Type I, II, III, IV liabilities
There are different types of liabilities that fixed income managers should be familiar with. In particular, we have Type I, Type II, Type III and Type IV liabilities. On this page, we discuss the different types of liabilities that a fixed income fund manager should be able to distinguish.
Type I liabilities
The first type of liabilities are known future amounts and payout dates. A simple example of a Type I liability is an option-free fixed-rate bond. These kinds of liabilities are easiest to model.
Type II liabilities
The second type of liabilities are known future amounts but uncertain payout dates, called Type II liabilities. An issuer of a callable bond or a putable bond has this type of liability. Another example is an insurance company selling term life insurance. While the amount of the payout is known, the date of payout on any single policy is not known in advance. Still, using statistics, it is possible to estimate the likely payout amounts in case of a portfolio with many such insurance plans.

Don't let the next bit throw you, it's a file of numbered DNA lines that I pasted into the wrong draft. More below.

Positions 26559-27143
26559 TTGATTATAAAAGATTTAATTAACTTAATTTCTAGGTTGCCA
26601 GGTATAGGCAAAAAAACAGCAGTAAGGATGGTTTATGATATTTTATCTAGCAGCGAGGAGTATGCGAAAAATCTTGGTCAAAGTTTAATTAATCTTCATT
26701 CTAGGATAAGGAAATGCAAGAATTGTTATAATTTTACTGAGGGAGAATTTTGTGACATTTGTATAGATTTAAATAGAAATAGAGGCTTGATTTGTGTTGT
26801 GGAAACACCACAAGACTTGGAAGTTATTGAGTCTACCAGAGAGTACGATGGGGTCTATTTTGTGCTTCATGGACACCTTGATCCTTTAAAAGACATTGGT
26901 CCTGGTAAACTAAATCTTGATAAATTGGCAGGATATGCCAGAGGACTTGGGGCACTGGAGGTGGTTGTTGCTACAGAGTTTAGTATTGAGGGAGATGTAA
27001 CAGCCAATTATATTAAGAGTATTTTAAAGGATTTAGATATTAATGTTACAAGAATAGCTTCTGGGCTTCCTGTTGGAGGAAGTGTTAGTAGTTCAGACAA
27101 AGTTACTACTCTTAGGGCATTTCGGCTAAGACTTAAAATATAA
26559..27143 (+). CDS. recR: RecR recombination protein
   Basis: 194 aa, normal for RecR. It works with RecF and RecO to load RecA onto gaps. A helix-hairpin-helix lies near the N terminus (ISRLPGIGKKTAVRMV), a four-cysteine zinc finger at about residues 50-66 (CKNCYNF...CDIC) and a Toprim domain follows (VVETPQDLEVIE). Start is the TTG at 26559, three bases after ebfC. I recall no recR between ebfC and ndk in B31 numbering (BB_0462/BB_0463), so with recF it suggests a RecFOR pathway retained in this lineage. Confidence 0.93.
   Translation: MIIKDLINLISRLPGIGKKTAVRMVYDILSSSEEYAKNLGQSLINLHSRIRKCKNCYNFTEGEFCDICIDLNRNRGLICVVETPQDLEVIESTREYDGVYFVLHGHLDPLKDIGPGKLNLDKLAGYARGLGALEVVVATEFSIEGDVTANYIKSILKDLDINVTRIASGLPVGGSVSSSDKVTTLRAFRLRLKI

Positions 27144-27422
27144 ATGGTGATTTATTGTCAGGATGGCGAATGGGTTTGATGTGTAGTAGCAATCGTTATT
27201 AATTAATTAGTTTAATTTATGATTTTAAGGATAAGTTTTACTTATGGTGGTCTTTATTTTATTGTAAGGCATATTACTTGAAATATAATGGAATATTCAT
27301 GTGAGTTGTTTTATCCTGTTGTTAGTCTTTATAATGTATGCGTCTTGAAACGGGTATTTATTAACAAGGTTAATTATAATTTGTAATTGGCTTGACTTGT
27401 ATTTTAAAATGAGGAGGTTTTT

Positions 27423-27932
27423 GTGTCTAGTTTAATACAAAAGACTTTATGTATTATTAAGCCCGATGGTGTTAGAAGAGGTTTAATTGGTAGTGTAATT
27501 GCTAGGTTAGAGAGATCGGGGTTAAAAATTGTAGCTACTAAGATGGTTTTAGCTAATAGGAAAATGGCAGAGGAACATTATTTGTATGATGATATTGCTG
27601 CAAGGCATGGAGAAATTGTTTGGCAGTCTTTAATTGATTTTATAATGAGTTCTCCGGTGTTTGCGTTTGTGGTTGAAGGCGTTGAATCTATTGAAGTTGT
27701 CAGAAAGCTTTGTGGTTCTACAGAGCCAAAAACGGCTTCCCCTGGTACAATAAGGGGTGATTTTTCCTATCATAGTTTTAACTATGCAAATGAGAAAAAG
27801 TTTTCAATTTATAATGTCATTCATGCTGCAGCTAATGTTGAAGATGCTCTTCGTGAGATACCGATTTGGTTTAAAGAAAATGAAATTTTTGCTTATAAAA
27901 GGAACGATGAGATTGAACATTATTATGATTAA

Type III liabilities
The third type of liabilities have uncertain future amounts but known payout dates. These are called Type III liabilities. An example of Type III liabilities are floating rate instruments and real rate bonds such as Treasury Inflation Protection Securities (TIPS).
Type IV liabilities
The final type of liabilities have both uncertain future amounts and uncertain payout dates. These are referred to as Type IV liabilities. Good examples are property and casualty insurance as well as some defined benefit plan liabilities.
We discussed types of liabilities. Depending on the type of liability, it can be easy to model them (e.g. Type I liabilities) or really hard to model them (Type IV liabilities). Simple duration is enough to model Type I, while others require effective duration.